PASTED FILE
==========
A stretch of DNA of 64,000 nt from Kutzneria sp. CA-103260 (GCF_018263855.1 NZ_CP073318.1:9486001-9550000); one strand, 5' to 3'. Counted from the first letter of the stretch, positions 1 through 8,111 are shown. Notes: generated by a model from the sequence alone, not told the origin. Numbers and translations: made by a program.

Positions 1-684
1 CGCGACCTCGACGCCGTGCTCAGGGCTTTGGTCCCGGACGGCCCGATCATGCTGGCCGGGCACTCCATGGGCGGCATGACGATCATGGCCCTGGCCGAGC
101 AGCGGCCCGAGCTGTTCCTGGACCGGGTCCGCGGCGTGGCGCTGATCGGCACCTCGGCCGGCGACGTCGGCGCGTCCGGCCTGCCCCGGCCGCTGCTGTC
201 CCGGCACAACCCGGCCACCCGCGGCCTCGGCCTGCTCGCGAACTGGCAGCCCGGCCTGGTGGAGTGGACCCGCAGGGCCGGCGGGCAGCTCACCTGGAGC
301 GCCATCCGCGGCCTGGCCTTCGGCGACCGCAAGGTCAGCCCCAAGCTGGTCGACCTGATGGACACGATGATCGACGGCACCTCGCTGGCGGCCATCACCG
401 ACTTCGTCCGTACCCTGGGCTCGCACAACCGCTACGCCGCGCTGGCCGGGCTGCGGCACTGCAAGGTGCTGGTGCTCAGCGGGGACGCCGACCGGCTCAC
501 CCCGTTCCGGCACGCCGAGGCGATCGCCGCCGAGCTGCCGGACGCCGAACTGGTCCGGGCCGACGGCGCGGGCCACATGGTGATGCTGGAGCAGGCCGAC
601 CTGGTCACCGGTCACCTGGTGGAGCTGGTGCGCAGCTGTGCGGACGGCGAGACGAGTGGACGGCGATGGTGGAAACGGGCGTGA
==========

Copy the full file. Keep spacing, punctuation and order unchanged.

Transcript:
A stretch of DNA of 64,000 nt from Kutzneria sp. CA-103260 (GCF_018263855.1 NZ_CP073318.1:9486001-9550000); one strand, 5' to 3'. Counted from the first letter of the stretch, positions 1 through 8,111 are shown. Notes: generated by a model from the sequence alone, not told the origin. Numbers and translations: made by a program.

Positions 1-684
1 CGCGACCTCGACGCCGTGCTCAGGGCTTTGGTCCCGGACGGCCCGATCATGCTGGCCGGGCACTCCATGGGCGGCATGACGATCATGGCCCTGGCCGAGC
101 AGCGGCCCGAGCTGTTCCTGGACCGGGTCCGCGGCGTGGCGCTGATCGGCACCTCGGCCGGCGACGTCGGCGCGTCCGGCCTGCCCCGGCCGCTGCTGTC
201 CCGGCACAACCCGGCCACCCGCGGCCTCGGCCTGCTCGCGAACTGGCAGCCCGGCCTGGTGGAGTGGACCCGCAGGGCCGGCGGGCAGCTCACCTGGAGC
301 GCCATCCGCGGCCTGGCCTTCGGCGACCGCAAGGTCAGCCCCAAGCTGGTCGACCTGATGGACACGATGATCGACGGCACCTCGCTGGCGGCCATCACCG
401 ACTTCGTCCGTACCCTGGGCTCGCACAACCGCTACGCCGCGCTGGCCGGGCTGCGGCACTGCAAGGTGCTGGTGCTCAGCGGGGACGCCGACCGGCTCAC
501 CCCGTTCCGGCACGCCGAGGCGATCGCCGCCGAGCTGCCGGACGCCGAACTGGTCCGGGCCGACGGCGCGGGCCACATGGTGATGCTGGAGCAGGCCGAC
601 CTGGTCACCGGTCACCTGGTGGAGCTGGTGCGCAGCTGTGCGGACGGCGAGACGAGTGGACGGCGATGGTGGAAACGGGCGTGA